Strongly correlated 1D electrons as basic building blocks of high-temperature superconductivity

Dnr:

NAISS 2023/6-226

Type:

NAISS Medium Storage

Principal Investigator:

Adrian Kantian

Affiliation:

Uppsala universitet

Start Date:

2023-08-03

End Date:

2024-07-01

Primary Classification:

10304: Condensed Matter Physics

Correlated electrons are at the forefront of condensed matter theory. Interacting quasi-1D electrons have seen vast progress in analytical and numerical theory, and thus in fundamental understanding and quantitative prediction. Yet, in the 1D limit fluctuations preclude important technological use, particularly of superconductors. In contrast, high-Tc1 superconductors in 2D/3D are not precluded by fluctuations, but lack a fundamental theory, making prediction and engineering of their properties, a major goal in physics, very difficult. With support through the PIs ERC-Starting Grant, this project combines the advantages of both areas, by advancing the theory of quasi-1D electrons coupled to an electron reservoir. Technically, this build on recent breakthroughs in simulating correlated electrons with parallelized density matrix renormalization group (pDMRG) numerics (with the PIs extensive involvement [1, 2]). Such theory will substantially further the under- standing of open electron systems, and show how to use 1D materials as elements in new superconducting (SC) devices and materials: (1) It will enable a new state of matter, 1D electrons with true SC order. Fluctuations from the elec- tronic reservoir, such as graphene, could drive micron-length nanowires to appear SC at high temperatures. (2) A new approach for deliberately engineering a high-Tc bulk superconductor. In 1D, electron-pairing by repulsive interactions is understood and predictable. Stabilization by reservoir - formed by a parallel array of many such 1D systems - offers a superconductor for which all factors setting Tc are known and can be optimized. (3) Many existing superconductors with repulsive electron pairing, all presently not understood, can be cast as 1D electrons coupled to a reservoir. Developing so called chain-dynamical mean field theory (chain-DMFT) based on pDMRG will allow these materials SC properties to be simulated and understood for the first time.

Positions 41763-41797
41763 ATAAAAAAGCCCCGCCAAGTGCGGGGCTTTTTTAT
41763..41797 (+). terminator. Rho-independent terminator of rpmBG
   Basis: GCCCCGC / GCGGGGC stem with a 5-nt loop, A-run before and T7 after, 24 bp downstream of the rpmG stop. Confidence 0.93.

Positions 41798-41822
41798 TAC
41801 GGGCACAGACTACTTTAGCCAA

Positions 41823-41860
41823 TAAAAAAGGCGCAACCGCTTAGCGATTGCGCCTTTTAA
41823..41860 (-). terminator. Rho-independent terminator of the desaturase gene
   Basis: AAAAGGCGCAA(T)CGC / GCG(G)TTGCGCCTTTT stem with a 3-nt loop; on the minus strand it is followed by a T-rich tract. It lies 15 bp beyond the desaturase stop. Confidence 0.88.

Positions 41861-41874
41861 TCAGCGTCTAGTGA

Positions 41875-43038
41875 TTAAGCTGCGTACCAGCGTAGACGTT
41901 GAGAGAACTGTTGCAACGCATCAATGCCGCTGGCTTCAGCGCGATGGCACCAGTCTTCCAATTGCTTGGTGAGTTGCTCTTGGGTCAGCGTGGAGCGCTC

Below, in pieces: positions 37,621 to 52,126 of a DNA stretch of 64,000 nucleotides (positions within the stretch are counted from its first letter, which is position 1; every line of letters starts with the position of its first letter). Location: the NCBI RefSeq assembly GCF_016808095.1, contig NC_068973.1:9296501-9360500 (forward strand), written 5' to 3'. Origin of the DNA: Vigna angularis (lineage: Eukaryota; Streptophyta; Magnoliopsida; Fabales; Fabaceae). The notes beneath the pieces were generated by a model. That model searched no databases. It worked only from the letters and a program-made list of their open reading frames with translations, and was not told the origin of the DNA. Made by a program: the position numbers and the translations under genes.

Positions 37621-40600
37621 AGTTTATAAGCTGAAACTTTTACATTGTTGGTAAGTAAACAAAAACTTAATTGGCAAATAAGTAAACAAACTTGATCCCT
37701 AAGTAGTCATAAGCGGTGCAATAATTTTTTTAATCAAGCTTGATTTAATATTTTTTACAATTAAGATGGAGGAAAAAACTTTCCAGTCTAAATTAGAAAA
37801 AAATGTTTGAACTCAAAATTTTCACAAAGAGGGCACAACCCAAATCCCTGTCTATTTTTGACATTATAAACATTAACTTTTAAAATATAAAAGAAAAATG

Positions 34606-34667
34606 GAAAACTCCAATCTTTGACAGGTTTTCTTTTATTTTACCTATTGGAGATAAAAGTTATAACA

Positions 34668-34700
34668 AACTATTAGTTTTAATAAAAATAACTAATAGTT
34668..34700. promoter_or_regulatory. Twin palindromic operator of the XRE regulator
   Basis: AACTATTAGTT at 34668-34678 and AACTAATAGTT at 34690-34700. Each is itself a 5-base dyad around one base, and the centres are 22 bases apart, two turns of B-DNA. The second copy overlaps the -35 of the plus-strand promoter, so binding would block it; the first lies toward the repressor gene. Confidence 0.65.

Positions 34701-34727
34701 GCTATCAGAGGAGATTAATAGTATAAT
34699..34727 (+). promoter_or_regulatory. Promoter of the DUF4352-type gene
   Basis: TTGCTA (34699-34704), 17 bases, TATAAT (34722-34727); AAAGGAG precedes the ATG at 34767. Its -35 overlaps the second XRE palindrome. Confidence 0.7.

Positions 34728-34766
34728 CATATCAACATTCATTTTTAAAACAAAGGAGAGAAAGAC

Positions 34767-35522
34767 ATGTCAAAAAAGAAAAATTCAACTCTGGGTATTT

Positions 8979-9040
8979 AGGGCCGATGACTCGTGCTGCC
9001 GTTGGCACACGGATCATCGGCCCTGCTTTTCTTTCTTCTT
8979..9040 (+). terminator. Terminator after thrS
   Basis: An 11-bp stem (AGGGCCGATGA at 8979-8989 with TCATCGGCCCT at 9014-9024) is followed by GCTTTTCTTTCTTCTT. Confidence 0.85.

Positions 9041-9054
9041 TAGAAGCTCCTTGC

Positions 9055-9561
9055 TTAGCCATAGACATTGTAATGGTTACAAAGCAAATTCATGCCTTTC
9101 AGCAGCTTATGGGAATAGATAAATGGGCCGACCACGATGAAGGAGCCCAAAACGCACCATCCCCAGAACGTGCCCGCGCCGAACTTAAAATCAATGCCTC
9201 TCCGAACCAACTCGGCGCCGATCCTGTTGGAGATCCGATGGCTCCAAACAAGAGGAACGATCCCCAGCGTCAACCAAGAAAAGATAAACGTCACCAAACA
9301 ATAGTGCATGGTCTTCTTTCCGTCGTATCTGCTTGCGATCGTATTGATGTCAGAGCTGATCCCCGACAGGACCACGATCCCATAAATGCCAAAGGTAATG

Goal 1 will be pursued by simulating Hubbard ladders, a key model for repulsively paired 1D electrons, in contact with reservoir modes, representing the relevant parts of an coherent electron reservoir, which stabilises superconductivity in the ladder. We will also test the assumptions underlying our technique via Quantum Monte Carlo simulations.
Towards Goal 2, infinitely many Hubbard-ladders are coupled to form a bulk material in 3D. Using static mean-field (MF) approximation of the interladder coupling allows self-consistently computing this models ground state using pDMRG on a single ladder. This is the first stage establishing DMRG + MF calculations for these novel high-Tc superconductors, towards the ultimate aim of computing SC Tc and its dependence on microscopic parameters.
Goal 3 then will combine techniques from (1) and (2) by solving a correlated multi-site system in contact with self-consistently determined reservoir modes. We will focus on quantitatively resolving, for the first time, the effect that single-electron tunneling has on superconductivity of 2D arrays formed from 1D electrons.
[1] Phys. Rev. B, 100(7), 075138 (2019).[2] Comput.Phys.Commun.,185(12):3430–3440,2014. [3] Phys.Rev.X,5(4):041032,2015.[4] Phys.Rev.B,98(20):205128,2018.